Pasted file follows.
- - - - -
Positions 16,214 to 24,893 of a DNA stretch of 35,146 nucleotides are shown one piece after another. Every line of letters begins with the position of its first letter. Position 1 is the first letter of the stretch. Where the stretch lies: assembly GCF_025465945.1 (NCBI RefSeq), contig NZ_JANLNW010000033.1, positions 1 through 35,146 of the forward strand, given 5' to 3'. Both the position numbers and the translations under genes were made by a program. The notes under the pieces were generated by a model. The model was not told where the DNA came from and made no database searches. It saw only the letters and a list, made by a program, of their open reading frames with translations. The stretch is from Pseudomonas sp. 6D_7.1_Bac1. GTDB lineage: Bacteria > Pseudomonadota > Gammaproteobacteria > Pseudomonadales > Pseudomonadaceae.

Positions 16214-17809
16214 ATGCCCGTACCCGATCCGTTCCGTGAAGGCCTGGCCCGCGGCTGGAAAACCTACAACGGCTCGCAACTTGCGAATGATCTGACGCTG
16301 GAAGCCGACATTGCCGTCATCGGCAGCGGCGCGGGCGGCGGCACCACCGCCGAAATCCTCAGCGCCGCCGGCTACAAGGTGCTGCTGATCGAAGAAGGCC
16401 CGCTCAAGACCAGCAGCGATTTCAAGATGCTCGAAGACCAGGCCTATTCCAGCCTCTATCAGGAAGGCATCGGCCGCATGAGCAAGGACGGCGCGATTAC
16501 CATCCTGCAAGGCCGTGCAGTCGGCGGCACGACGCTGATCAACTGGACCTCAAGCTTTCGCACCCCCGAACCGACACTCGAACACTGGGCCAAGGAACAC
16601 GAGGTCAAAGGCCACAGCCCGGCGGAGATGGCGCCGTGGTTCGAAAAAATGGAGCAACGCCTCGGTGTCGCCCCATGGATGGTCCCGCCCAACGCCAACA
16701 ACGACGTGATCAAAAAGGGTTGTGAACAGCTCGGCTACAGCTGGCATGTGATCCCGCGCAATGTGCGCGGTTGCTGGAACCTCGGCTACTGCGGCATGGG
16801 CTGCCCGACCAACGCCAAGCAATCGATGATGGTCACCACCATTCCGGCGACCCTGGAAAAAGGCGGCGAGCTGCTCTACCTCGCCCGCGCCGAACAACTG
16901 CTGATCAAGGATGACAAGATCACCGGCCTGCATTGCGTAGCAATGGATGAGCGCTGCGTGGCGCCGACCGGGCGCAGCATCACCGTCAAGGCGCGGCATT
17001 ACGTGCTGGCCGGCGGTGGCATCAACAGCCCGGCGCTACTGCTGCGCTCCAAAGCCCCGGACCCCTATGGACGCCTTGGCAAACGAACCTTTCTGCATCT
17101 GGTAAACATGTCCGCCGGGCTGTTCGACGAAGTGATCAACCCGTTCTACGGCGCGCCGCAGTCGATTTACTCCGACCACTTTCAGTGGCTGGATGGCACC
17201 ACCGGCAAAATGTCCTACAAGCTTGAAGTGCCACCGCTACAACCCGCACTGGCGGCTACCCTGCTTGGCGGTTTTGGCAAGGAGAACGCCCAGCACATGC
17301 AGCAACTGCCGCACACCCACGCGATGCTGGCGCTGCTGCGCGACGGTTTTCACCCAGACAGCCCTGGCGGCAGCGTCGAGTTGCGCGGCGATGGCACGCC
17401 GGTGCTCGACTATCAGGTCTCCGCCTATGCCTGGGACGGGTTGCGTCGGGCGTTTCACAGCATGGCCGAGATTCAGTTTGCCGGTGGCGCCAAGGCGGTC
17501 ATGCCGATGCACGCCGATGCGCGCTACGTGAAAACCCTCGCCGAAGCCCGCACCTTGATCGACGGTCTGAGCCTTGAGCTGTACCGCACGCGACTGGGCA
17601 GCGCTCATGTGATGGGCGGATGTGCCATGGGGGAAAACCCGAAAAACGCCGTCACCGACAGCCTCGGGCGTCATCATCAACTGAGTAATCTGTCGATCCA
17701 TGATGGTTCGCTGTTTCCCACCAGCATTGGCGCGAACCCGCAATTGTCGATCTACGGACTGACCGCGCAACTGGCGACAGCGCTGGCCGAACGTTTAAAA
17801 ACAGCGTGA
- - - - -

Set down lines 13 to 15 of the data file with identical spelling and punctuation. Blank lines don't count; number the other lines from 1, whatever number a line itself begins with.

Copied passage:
17201 ACCGGCAAAATGTCCTACAAGCTTGAAGTGCCACCGCTACAACCCGCACTGGCGGCTACCCTGCTTGGCGGTTTTGGCAAGGAGAACGCCCAGCACATGC
17301 AGCAACTGCCGCACACCCACGCGATGCTGGCGCTGCTGCGCGACGGTTTTCACCCAGACAGCCCTGGCGGCAGCGTCGAGTTGCGCGGCGATGGCACGCC
17401 GGTGCTCGACTATCAGGTCTCCGCCTATGCCTGGGACGGGTTGCGTCGGGCGTTTCACAGCATGGCCGAGATTCAGTTTGCCGGTGGCGCCAAGGCGGTC